During a visit to the Mirpur area, this correspondent found teenage gang members gathered in front of several educational institutions. These institutions include Monipur School, Adarsh School, Bonophool Adibasi High School, Mirpur Girls Ideal Laboratory Institute, National Bangla High School, and Greenfield School and College.
The teenage gangs in the Bhasantek area are different when compared to gangs in other areas because most of their members come from slums. Some groups use young people and teenagers from slums to sell drugs in the area. Many of them carry weapons.
In Uttara, there are eight active teenage gangs. ‘Disco Boys’ and ‘Fast Hitter Boss’ are becoming the fiercest among them.
In Dhanmondi and Mohammadpur, ‘Lara Dee’ and ‘Star Bond Group’ are divided into four groups.
In Khilgaon and in Motijheel, there are three active teenage gangs named ‘Bhandari’, ‘Jamaj Bhai’ and ‘Volume-2’.
In Jatrabari and Old Dhaka, the active gangs are named ‘Fahim Mehdi’ and ‘Jummon’.
Three gangs are active in Jahangirnagar University (JU), at the outskirts of the capital. These gangs operate in the Kalabagan, Aambagan, and Rangamati points of the university. Sources say the gangs are made up of students of JU School.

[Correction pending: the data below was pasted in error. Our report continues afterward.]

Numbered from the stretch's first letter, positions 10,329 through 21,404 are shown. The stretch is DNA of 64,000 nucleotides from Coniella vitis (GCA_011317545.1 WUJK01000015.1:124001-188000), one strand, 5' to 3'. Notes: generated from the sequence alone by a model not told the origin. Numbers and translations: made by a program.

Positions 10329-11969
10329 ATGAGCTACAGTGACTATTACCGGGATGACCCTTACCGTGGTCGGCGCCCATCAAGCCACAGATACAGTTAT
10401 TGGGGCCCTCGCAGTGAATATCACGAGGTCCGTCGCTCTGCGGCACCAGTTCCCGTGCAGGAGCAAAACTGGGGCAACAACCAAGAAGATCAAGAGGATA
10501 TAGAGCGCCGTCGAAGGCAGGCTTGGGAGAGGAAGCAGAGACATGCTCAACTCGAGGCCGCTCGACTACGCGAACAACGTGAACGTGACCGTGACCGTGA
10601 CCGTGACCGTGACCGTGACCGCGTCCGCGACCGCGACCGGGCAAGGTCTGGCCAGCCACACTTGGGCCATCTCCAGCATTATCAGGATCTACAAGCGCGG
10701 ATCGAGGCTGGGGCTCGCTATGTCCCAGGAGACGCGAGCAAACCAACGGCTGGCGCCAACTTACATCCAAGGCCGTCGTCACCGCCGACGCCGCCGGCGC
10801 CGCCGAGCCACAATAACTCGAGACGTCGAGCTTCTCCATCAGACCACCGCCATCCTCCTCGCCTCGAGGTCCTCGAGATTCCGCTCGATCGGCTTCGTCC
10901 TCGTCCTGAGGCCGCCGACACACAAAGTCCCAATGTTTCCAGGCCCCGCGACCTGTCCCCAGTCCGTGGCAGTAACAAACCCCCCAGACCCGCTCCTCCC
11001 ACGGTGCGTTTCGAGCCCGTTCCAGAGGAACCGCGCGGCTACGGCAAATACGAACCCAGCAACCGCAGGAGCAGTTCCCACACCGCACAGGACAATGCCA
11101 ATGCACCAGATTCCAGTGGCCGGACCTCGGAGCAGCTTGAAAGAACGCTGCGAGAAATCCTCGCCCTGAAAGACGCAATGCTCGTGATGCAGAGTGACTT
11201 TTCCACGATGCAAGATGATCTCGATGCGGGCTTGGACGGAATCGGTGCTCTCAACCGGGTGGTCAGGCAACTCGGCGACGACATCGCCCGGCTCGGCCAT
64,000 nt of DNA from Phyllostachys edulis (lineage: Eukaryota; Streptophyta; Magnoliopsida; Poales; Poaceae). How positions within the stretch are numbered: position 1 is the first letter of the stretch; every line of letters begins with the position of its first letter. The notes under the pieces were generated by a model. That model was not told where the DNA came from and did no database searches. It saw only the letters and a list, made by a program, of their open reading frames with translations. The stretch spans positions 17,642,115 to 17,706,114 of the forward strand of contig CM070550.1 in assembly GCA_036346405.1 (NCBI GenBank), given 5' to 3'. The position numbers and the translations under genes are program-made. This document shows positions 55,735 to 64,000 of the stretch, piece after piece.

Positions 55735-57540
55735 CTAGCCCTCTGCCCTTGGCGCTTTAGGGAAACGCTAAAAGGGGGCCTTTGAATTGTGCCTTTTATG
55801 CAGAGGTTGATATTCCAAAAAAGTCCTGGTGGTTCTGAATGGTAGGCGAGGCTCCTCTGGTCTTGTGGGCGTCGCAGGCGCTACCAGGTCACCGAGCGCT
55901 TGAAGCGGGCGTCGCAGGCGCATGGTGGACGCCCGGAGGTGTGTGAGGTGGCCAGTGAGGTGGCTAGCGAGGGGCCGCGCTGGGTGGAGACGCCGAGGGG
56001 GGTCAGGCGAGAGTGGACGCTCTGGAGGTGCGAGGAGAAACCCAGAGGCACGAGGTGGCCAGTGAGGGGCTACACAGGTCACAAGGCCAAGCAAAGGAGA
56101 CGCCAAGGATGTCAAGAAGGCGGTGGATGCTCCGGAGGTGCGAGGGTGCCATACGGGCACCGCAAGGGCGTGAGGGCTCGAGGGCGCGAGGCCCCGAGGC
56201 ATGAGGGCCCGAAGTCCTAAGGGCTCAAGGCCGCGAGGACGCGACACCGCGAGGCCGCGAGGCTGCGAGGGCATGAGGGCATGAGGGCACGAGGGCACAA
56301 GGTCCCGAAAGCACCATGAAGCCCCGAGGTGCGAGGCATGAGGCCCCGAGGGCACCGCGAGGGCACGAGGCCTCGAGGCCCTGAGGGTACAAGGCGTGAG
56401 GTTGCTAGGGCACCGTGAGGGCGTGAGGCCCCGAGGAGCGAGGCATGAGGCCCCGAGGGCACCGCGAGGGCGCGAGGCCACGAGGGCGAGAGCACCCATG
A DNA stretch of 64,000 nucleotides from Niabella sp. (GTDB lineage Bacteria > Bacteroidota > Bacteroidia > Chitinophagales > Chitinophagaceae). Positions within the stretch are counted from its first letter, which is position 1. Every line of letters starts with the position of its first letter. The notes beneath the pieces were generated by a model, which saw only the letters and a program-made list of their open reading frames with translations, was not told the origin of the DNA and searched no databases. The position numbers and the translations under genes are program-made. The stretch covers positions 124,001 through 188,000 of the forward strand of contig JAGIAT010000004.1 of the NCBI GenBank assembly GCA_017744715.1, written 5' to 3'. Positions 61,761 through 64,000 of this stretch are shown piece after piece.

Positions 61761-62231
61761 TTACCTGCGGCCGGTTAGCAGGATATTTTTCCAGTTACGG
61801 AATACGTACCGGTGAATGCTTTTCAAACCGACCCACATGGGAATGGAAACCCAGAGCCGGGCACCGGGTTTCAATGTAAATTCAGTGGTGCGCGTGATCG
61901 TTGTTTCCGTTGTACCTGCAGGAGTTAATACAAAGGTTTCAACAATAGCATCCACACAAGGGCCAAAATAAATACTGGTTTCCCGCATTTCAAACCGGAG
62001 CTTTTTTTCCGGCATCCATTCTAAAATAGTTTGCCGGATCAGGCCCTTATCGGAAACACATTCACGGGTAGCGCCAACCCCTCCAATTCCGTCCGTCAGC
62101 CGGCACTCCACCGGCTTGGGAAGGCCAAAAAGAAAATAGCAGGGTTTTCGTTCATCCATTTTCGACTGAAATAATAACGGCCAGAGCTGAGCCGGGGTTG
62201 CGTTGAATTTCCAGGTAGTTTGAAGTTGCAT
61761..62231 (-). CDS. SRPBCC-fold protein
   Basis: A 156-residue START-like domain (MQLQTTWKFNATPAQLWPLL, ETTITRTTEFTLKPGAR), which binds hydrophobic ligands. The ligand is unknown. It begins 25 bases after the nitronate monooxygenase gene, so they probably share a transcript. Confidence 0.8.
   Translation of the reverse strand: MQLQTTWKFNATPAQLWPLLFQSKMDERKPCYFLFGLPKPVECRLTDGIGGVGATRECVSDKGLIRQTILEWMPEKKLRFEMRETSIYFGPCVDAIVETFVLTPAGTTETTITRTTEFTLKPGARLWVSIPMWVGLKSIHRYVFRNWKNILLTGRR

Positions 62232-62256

The 'Brotherhood' gang is active in Ambagan, 'GI Pipe' in the Kalabagan area, while a third gang operates anonymously in the Rangamati area of the university.
Teenage gangs outside Dhaka
Local sources say that around 25 teenage gangs are active in Chattogram, Sylhet and Khulna. There are at least six active gangs in Chattogram city, and most of them are involved in violent crime.
In Cumilla city, teenage gangs named ‘Eagle’, ‘Rax’, ‘X CMHS’, ‘LRN’, ‘Modern School-1’ and ‘Modern School-2’ operate in the Nazrul Avenue area.
Meantime, seven to eight gangs have established a reign of terror in Sylhet city’s Upashahar, Tilagarh, Madina Market, Taltola, Tuker Bazar, South Surma, and Biani Bazar areas. They also reportedly carry firearms.
Crackdown alone is not the answer
Lt Col Mozammel Haque, additional deputy inspector general and commanding officer at RAB-4, said, “Many adolescents join gangs with the intention of showing heroism. As they help each other in crisis moments, they think that maintaining a gang is a must.”
“But they all are teenagers; they don’t have a proper understanding of right and wrong,” Mozammel said, adding that conducting legal drives against teenage gangs, arresting their members, and sending them to jail or to correction centres alone cannot prevent teen violence.
“Parents also should come forward to stop this,” he said.